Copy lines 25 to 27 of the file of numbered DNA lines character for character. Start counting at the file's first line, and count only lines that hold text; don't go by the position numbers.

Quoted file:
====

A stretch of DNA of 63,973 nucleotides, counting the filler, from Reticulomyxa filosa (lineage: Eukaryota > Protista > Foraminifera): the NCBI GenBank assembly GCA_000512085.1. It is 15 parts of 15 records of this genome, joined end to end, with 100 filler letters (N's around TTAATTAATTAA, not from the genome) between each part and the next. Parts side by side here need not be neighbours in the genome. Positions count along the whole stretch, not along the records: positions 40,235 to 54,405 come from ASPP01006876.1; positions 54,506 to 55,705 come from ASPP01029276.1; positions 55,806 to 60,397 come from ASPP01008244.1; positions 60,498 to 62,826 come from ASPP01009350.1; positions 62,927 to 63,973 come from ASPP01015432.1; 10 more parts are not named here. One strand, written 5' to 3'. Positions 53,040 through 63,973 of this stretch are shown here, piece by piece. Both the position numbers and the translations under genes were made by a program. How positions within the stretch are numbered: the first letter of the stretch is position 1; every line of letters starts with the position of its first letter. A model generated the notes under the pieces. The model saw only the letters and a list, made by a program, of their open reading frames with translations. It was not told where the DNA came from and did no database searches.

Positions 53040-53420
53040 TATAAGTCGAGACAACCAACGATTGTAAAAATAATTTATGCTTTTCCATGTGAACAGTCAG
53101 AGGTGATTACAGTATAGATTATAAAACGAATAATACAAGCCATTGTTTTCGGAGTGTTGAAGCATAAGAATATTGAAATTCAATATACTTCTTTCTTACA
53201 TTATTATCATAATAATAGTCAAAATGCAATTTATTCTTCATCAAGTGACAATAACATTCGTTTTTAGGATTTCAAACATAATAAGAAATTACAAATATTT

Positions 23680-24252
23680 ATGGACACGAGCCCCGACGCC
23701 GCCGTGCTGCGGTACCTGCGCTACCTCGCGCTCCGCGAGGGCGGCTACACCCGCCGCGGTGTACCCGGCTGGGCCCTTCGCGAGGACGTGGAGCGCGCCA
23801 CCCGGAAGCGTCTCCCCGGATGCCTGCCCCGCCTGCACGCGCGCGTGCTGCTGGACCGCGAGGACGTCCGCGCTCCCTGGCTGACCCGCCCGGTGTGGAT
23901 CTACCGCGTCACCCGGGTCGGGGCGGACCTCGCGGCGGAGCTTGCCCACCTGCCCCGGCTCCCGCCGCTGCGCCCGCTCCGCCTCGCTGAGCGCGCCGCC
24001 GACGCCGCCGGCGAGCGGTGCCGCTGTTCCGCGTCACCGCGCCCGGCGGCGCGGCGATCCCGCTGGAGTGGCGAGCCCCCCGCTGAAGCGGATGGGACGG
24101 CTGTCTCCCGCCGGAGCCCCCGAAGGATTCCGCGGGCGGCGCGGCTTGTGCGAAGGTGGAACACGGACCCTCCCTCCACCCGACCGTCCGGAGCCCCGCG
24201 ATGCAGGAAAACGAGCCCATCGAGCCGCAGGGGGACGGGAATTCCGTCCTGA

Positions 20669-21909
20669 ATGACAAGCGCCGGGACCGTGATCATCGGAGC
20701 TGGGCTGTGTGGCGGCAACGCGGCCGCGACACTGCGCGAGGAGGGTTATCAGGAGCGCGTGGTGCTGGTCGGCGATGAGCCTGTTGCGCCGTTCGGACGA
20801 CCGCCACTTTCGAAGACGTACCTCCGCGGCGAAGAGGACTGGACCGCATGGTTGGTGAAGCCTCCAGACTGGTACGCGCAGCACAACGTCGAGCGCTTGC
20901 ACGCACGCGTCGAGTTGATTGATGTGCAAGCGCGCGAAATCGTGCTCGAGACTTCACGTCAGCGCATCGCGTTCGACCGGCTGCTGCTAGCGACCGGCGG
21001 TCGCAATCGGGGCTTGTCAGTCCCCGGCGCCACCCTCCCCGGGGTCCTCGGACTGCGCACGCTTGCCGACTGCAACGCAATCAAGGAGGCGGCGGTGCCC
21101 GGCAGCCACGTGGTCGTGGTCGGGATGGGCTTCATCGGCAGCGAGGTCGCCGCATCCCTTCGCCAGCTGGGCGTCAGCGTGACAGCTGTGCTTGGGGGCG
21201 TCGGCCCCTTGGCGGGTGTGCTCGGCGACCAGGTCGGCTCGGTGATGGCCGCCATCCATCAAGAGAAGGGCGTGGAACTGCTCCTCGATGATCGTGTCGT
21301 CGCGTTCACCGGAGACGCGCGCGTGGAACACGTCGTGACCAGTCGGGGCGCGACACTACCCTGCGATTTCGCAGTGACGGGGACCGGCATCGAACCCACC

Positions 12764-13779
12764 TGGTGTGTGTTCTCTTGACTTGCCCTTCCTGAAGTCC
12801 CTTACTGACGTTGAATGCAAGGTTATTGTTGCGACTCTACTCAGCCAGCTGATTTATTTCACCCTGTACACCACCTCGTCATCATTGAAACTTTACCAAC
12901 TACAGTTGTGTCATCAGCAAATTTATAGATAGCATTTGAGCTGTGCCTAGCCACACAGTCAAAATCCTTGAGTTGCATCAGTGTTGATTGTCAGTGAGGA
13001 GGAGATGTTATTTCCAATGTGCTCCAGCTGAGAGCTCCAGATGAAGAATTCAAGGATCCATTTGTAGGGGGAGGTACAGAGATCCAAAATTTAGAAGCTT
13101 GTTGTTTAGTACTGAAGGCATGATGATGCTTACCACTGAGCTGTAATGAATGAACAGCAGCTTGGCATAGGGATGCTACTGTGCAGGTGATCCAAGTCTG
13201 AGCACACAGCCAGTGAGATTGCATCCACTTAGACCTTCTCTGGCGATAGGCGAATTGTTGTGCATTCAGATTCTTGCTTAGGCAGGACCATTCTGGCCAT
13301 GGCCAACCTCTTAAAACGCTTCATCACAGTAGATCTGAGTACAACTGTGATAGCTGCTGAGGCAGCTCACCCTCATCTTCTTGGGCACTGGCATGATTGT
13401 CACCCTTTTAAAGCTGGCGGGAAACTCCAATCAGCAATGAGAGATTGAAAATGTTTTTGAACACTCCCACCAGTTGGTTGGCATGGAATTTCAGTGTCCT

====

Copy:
12801 CTTACTGACGTTGAATGCAAGGTTATTGTTGCGACTCTACTCAGCCAGCTGATTTATTTCACCCTGTACACCACCTCGTCATCATTGAAACTTTACCAAC
12901 TACAGTTGTGTCATCAGCAAATTTATAGATAGCATTTGAGCTGTGCCTAGCCACACAGTCAAAATCCTTGAGTTGCATCAGTGTTGATTGTCAGTGAGGA
13001 GGAGATGTTATTTCCAATGTGCTCCAGCTGAGAGCTCCAGATGAAGAATTCAAGGATCCATTTGTAGGGGGAGGTACAGAGATCCAAAATTTAGAAGCTT